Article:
Thesis

Dynamical models for novel diffraction techniques in SEM

Creator
Rights statement
Awarding institution
  • University of Strathclyde
Date of award
  • 2020
Thesis identifier
  • T15507
Person Identifier (Local)
  • 201491324
Qualification Level
Qualification Name
Department, School or Faculty
Abstract
  • The scanning electron microscope is a powerful nanocharacterisation tool for a variety of materials including semiconductors and metals. Less known for its diffraction abilities than its transmission counterpart, scanning electron microscopy (SEM)can be used in a number of diffraction modalities to provide information on crystal imperfections at the nanoscale level. This comes with the added benefit of SEM requiring minimal sample preparation. Models for diffraction in the SEM are still being developed and improved, hence in this work I explore the physics and implementations of such models. I focus on the two main branches of SEM diffraction techniques:incident beam channelling, or diffraction in, powerful when it comes to resolving individual dislocations close to the surface; and back(/forward)scattering diffraction,or diffraction out, which provides a variety of information about grain distribution,orientation and strain. Both of these diffraction modalities involve the same physical processes, so it makes sense to use the same models, namely dynamical scattering in the column approximation. I use the two beam Bloch waves approach for electron channelling contrast imaging (ECCI) of threading dislocations (TDs) normal to the surface in wurtzite group-III nitride materials. I also introduce and use the notion of ECC-strain to study crystal features and to predict the behaviour of TDs contrast.For the electron back(/forward)scatter modality, I show the first application of the new energy-weighted dynamical scattering capabilities of EMsoft to study the novel transmission mode (TKD) of the SEM.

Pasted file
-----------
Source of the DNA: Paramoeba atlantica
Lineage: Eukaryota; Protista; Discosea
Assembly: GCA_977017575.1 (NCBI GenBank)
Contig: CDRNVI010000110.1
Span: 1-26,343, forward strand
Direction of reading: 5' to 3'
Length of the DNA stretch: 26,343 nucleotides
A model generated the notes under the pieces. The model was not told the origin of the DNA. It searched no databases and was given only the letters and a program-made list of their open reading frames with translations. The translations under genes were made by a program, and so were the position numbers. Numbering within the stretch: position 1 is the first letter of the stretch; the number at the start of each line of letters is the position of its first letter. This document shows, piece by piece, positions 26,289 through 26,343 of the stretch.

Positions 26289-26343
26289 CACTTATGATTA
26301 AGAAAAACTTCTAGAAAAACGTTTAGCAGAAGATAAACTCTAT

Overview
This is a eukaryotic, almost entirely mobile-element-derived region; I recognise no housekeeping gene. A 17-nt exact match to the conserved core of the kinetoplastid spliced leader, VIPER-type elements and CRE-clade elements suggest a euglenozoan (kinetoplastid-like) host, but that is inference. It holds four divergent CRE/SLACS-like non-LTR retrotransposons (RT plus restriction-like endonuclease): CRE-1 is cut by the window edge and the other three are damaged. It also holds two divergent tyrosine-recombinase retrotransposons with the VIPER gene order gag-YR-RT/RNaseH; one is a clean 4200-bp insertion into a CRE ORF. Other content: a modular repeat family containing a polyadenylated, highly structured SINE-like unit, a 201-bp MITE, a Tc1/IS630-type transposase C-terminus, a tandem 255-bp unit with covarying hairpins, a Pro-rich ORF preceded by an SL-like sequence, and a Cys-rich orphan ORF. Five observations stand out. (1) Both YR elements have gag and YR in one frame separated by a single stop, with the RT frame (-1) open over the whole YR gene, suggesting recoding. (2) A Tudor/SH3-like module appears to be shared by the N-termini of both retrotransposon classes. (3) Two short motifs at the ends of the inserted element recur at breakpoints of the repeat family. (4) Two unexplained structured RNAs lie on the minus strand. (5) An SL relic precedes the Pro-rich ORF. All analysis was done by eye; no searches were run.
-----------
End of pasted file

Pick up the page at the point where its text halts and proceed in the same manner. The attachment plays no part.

Advisor / supervisor
  • Hourahine, Ben
  • Trager-Cowan, Carol
Resource Type
Note
  • Error on title page. Date reads 2019. Date of award is 2020.
DOI
Date Created
  • 2020
Former identifier
  • 9912792293002996

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